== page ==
Tuesday, August 21, 2007

Go Large With Your Medium

When two artists of a similar calibre, one working in oils or acrylics and the other in watercolours show together, people tend to compare them, and quite often the watercolourist can come off worse. No reflection on the artist, of course, simply a case of oils having a more dramatic effect on some viewers. Watercolours can, of course, be used to create dark, foreboding and breathtaking works of art as well, but here I am talking about fledgling artists starting on the rocky road to Paintsville and I am trying to warn them of potential stress along the way.

Now before letters come rushing in to protest at the hard done by watercolour artists, or tubes of gouache are squirted at me by ‘W.A.S.P.’ - the ‘Watercolours Are Supreme Party’ - I am merely stating a fact about the boldness of materials. If you want a light colourful wispy feel to a painting then watercolour’s your man. For bold and heavier work, whether it be textured, layered, watered down, oiled up, impastoed, impregnated, adulterated etc. then for me it’s oils or acrylics.

It really is one of those chicken/egg things. Most people when they start painting, myself included many years ago, tend to go for watercolours first as they think will be an easy way to get started. Untrue. How many times I had paintings almost completed, only to ruin them with a careless stroke of the brush, I honestly can’t remember. The problem then is one of constant frustration that only the most dedicated of artists can persevere with, to get past first base and produce something meaningful that is considered good enough to be put on show.

The secret to watercolour painting is the quality of the drawing. If the drawing isn’t up to scratch, with perspective, balance and content for example, then the opportunity to correct these errors later may not be available and the individual will be back to square one again. Very off-putting when you’re just beginning. However, oils and acrylics, and to some extent gouache, forgive the artists little foibles before he or she actually begins putting pen to paper or brush to canvas so to speak. I changed to acrylics about ten years ago and have never looked back.

Why acrylics over oils? A number of reasons actually. I am an impatient painter. When I am working I don’t want to wait for hours on end before I can get the next layer of paint or texture on the board, I find that my paint dries extremely quickly here in the warm weather, and almost instantly in summer! This is good practice for me as it hones my skills to a point where I have to work fast and with enough confidence to get the paint on before it sets off. It also helps to create terrific textures you wouldn’t get if the paint was put on fresh or directly from the tube.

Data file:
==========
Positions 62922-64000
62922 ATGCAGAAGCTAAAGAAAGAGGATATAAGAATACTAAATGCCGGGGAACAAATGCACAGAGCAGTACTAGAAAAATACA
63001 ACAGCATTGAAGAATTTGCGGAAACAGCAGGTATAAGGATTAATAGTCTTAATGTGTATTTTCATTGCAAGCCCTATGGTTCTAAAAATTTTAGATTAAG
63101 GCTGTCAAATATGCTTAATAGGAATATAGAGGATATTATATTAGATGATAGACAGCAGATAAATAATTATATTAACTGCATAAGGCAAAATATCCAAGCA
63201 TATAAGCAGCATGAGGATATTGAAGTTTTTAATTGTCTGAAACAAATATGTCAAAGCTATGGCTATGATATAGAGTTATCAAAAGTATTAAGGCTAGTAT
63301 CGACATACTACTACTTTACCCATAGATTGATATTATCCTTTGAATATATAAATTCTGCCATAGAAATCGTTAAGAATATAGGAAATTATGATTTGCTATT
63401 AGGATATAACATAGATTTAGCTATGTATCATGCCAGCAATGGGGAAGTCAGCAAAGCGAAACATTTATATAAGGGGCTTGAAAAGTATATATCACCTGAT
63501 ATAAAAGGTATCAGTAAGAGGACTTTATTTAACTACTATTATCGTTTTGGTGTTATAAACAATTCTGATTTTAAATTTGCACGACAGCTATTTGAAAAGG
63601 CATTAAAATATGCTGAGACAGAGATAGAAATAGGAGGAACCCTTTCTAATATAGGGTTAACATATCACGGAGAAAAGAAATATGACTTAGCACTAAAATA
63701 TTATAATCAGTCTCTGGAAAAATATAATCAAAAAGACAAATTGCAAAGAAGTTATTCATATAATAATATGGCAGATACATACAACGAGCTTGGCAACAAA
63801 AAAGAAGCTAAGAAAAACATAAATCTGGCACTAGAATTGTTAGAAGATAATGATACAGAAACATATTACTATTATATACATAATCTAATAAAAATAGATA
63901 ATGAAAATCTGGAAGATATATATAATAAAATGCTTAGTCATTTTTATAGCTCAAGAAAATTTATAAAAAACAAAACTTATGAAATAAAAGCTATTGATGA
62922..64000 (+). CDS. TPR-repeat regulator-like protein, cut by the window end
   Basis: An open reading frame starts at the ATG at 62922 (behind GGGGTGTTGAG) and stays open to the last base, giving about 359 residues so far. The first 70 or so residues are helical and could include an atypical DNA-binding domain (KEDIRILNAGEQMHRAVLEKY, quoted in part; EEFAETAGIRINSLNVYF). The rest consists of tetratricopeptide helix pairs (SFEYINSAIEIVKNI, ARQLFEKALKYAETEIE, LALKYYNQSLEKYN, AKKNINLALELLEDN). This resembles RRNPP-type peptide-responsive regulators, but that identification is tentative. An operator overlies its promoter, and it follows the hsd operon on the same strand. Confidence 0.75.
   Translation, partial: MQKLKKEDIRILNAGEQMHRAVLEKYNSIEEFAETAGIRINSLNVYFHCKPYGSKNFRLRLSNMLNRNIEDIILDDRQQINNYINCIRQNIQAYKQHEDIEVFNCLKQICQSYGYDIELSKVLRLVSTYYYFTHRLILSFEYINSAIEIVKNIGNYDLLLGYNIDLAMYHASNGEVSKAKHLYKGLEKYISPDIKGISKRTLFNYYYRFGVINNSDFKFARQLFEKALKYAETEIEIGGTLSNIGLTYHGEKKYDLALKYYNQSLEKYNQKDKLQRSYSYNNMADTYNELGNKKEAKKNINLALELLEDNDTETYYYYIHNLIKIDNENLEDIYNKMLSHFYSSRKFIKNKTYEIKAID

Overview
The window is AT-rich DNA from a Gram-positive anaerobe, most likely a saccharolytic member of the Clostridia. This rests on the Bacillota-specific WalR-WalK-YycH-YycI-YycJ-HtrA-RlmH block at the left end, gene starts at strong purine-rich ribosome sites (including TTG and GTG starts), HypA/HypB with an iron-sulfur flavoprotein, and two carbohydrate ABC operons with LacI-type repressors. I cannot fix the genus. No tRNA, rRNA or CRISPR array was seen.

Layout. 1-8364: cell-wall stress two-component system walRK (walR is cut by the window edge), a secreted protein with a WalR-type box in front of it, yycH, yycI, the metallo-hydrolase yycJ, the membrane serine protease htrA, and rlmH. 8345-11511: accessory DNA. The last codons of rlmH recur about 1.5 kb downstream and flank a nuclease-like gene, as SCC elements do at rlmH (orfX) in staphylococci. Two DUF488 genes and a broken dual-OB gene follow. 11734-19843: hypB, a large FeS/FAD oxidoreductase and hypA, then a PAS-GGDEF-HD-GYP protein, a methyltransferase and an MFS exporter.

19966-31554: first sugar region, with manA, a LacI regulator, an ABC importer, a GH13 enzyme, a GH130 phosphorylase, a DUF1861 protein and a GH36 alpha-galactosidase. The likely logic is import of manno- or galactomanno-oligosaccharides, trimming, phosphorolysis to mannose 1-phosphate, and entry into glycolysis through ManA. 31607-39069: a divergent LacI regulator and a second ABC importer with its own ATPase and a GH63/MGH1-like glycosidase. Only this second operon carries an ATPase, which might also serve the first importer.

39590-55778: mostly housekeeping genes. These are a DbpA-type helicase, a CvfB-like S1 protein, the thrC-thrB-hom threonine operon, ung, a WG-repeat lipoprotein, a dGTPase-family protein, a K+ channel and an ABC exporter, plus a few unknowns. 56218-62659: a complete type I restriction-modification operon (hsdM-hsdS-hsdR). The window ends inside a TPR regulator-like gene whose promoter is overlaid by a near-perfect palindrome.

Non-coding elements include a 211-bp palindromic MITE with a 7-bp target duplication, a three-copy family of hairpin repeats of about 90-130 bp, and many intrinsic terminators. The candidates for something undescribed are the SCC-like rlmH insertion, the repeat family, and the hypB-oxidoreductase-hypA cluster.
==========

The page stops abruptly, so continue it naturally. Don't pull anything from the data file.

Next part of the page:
Acrylics are extremely versatile. Depending on your mood, you can water them right down and use them as an alternative to gouache (opaque watercolour) - or throw dirt, sand, broken eggshells and general kitchen waste into the mix to create textures beyond your wildest imaginations. Note - try not to use any kitchen waste that is bio-degradable as this may leave you with a smelly, oozing mess running down your walls when you hang your finished work! Although in some avant-garde circles this can be misconstrued as art in itself. Here I’m thinking of a pretentious couple who supposedly went into a capital city modern art gallery and raved about the violent red tubular installation in the corner of the room and discussed loudly what they believed the artist was trying to say about modern societal values, in an attempt to show they were ‘cultured and knowledgeable’. It’s a fire extinguisher you plonkers!

Finally, and most importantly, acrylics are more forgiving when you make a mistake. Give it a minute or two and you can repaint the area without running the risk of ruining the whole picture. If you have left raised areas of paint when making the mistake simply take a razor blade or similar implement and gently shave off the raised areas to return it to the same level as before, then recoat with a neutral base colour before changing it to what was originally planned before the mistake was made. Alternatively, just leave the raised paint in place and use it as a texture to enhance the final finished piece.

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